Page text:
As Congress hears testimony about the handling of the Gulf of Mexico spill, scientists and environmentalists question how prepared the government is to respond if a ship or barge were to leak oil into the Chesapeake Bay.
Experts say a quick-fire response is needed to stop oil from spreading in the shallow bay and reaching the shores.
“There is no functioning [emergency response] system on the Bay in the terms of what we call operational,” said William C. Boicourt, an expert in physical oceanographic processes at the University of Maryland Center for Environmental Science at Horn Point. He said the center has been working on an early warning system for wind and oil patterns, but such a system is at least two years away.
“We don’t know of any detailed plans and response scenarios that are in place that have been practiced that are ready to go at a moment’s notice,” said William C. Baker, president of the Chesapeake Bay Foundation. “Clearly the states and the Coast Guard ought to do more planning.”
Coast Guard Lt. Cmdr. Michael J. DaPonte said there are area contingency plans – collective efforts by federal, state and local agencies and industry representatives — to respond to water-related disasters on the bay.
But primary responsibility for cleaning any oil spill is the party responsible for the spill and the contractors it hires to do that work, DaPonte said.
–by Sharon Behn
The Obama administration yesterday announced its long-promised plan to restore the health of the Chesapeake Bay, including tougher curbs on pollution and expanded programs to protect land from development.
Environmental Protection Agency Administrator Lisa Jackson detailed the plan at a news conference along the Anacostia River in Washington, D.C. Many of its elements already had been announced in the 12 months since President Obama issued an executive order directing federal agencies to draft plans to clean up what he called a “national treasure.”
This week, everyone seemed eager to share their opinions of the clean-up effort.
“The Obama administration sort of gave a real firm charge to the EPA to come on, get it together, let’s clean up the Chesapeake Bay. But the resources, the muscle is not there,” Mountford said.
Mountford is an avid sailor who retired from the Chesapeake Bay Foundation to enjoy the bay before it dies: “I go out on my boat and try to soak up some of what’s left.”
And it’s not just people speaking up.
Choose Clean Water, a meta-coalition, encompassing 40 different activism groups, released a letter about the federal plans. The Baltimore Sun said its chief concerns are “tough consequences” for states if they fail to uphold the federal standards.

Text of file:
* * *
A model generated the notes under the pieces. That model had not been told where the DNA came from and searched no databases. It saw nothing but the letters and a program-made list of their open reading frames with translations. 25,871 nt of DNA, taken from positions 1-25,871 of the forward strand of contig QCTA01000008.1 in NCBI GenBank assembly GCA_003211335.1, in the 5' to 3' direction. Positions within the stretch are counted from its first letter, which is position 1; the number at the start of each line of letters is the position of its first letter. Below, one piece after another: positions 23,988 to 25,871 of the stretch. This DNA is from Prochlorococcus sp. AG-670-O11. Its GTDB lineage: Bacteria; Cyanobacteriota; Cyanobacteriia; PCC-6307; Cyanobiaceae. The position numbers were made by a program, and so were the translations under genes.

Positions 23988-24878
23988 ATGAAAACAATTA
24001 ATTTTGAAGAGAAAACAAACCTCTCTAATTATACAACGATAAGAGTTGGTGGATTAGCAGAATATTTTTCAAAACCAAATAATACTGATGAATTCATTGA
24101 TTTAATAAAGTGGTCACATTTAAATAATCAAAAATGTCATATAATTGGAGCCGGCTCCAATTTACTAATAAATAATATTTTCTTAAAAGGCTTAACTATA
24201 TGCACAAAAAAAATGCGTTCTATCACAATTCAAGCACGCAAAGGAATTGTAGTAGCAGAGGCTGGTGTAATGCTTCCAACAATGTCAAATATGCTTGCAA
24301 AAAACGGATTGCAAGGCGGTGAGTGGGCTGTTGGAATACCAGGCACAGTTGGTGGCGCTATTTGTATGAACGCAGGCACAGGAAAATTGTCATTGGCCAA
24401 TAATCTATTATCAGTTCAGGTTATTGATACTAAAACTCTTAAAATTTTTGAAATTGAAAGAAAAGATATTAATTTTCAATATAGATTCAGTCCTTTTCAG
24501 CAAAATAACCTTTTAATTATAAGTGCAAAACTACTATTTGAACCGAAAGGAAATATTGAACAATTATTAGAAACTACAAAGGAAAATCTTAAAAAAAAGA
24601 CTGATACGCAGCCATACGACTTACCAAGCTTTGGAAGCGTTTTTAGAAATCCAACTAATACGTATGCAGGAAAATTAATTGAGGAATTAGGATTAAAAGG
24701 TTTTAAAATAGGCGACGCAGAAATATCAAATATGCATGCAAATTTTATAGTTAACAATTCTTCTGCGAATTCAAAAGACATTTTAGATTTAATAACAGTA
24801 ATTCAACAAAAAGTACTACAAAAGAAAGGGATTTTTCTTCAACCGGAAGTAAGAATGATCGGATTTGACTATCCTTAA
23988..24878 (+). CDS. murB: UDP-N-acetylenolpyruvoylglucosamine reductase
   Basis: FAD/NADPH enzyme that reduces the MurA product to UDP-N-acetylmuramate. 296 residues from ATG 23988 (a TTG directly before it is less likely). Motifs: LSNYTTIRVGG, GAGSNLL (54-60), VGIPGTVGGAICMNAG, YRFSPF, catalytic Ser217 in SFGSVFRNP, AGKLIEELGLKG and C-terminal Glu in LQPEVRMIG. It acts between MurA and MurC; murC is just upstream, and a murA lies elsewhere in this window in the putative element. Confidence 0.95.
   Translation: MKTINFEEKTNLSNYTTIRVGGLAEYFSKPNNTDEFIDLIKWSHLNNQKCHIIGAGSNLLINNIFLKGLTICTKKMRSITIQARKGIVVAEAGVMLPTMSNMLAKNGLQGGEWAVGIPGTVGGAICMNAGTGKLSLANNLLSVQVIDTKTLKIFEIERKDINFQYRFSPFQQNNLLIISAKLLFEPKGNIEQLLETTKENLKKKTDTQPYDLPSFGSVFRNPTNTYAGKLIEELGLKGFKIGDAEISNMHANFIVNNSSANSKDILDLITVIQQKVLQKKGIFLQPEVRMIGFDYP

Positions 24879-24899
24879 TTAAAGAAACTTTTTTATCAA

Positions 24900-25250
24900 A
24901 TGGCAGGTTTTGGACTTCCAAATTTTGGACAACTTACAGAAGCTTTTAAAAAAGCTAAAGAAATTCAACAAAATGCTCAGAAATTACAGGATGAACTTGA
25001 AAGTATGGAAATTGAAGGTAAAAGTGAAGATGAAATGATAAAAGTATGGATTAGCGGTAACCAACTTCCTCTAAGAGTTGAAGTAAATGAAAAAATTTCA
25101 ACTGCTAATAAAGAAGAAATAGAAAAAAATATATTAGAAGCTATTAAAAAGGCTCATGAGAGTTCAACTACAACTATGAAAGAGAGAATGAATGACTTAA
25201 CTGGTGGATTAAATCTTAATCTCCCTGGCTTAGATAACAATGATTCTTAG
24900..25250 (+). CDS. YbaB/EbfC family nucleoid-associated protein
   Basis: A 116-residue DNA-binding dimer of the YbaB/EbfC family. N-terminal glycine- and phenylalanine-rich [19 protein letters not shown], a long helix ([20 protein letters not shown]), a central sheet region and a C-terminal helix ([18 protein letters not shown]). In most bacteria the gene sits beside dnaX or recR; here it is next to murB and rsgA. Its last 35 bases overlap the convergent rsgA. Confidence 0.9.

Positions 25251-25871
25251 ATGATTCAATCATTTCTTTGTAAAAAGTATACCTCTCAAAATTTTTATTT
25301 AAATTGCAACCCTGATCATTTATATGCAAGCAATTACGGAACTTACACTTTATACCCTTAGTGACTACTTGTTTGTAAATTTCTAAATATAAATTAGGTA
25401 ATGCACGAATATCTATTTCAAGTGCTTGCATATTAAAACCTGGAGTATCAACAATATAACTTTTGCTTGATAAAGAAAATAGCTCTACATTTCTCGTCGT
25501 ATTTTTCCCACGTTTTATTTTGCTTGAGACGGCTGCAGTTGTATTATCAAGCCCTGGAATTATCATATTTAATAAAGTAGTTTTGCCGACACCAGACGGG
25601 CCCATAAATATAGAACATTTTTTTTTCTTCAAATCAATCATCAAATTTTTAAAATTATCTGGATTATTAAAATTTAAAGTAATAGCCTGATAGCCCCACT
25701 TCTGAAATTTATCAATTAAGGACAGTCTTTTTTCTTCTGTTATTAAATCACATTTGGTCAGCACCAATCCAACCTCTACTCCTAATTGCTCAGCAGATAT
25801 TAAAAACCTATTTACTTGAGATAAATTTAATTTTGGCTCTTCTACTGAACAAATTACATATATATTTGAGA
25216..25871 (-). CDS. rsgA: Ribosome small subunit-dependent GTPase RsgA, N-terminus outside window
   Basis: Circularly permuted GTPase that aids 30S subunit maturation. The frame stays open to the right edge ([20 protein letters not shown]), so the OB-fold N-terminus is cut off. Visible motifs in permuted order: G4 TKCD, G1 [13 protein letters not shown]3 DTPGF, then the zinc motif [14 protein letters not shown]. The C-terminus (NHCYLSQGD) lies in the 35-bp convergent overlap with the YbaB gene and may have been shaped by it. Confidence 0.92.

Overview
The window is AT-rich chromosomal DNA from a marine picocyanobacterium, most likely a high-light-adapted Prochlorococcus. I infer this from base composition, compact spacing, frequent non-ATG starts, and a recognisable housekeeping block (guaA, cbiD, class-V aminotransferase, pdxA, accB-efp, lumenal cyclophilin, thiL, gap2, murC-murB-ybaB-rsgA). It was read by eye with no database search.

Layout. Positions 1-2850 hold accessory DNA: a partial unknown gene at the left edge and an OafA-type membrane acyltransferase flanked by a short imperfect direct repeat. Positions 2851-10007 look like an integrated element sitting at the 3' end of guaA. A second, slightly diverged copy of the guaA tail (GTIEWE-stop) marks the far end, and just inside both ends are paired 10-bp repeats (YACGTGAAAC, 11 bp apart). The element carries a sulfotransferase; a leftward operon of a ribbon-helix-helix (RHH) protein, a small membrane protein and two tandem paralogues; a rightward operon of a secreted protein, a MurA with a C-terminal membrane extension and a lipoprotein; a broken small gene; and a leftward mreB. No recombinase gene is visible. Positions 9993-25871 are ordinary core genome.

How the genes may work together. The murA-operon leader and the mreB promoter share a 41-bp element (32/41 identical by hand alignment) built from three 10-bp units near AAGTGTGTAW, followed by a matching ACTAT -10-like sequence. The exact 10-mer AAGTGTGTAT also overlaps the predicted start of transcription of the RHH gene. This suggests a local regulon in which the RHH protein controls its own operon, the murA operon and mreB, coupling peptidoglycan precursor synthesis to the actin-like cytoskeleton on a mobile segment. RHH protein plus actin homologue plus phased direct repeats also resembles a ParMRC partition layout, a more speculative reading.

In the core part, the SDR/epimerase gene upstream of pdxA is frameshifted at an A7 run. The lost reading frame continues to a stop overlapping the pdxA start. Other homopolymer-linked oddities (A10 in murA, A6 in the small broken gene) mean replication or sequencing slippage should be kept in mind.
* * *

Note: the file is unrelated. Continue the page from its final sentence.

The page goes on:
The Chesapeake Bay blue crab population is enjoying a revival, with an increase of about 60 percent since last year and its highest rate since 1997. This has been welcome news for the watermen, crab-lovers, environmentalists and politicians.
But at least one expert cautioned that the comeback should not be seen as a sign that the bay’s water quality is being restored; he insists that it is the result of good fisheries management.
“Getting blue crabs numbers up has nothing to do with saving the Bay,” James Price, the head of the Chesapeake Bay Ecological Foundation, told News21. “It has to do with blue crab management.” Price believes the Bay will never be brought back to its glory days.
Correct management of other crucial fisheries, such as the depleted oyster population, should have been similarly introduced years ago, Price said.
“The Chesapeake Bay Foundation should have argued for moratorium on oysters years ago – but they never have,” stated Price. Now, he believes, it may be too late to save the oysters, as the delicate habitats they depend on for their survival have been destroyed.
The U.S. Environmental Protection Agency, in conjunction with the District of Columbia and Maryland, is imposing a new, lower Total Maximum Daily Load (TMDL) on the Anacostia River, the agency announced Friday.
Facing increasing trash, runoff and pollution levels throughout the Anacostia watershed, the District and the state are working with the EPA to enact the new TMDL.
The Anacostia will be only the second river in the country and the first in the Mid-Atlantic with a trash dumping limit. The Los Angeles River, which runs from the San Fernando Valley to the Pacific Ocean near Long Beach in Southern California, is the other.
A draft copy of the new Anacostia TMDL cites several ways that trash buildup will be reduced, including:
- new storm drain capturing technology
- curtailing of illicit dumping
- regulation of trash removal and prevention
The EPA made this announcement only four days after the Anacostia Watershed Restoration Project released a $1.7 billion plan to clean up the river, its branches and the wetlands surrounding it.
About 60 of the over 700 projects the plan outlined involved trash regulation and collection along the banks of the river and its offshoot waterways, which extend into Montgomery and Prince George’s County.
Less than a week after the Anacostia Watershed Restoration Project announced a $1.7 billion effort to restore and clean up the trash-strewn, polluted river, the Anacostia Watershed Society began the effort with a bang.
In one of many events throughout the National Capital region to mark the 40th Earth Day, the AWS held a large river cleanup at nearly 30 sites throughout the Anacostia watershed, which reaches from the District to Prince George’s and Montgomery counties.
Cleanup sites stretched from as far north as Aspen Hill and Colesville to the banks of the Anacostia directly across the river from Ronald Reagan Washington National Airport.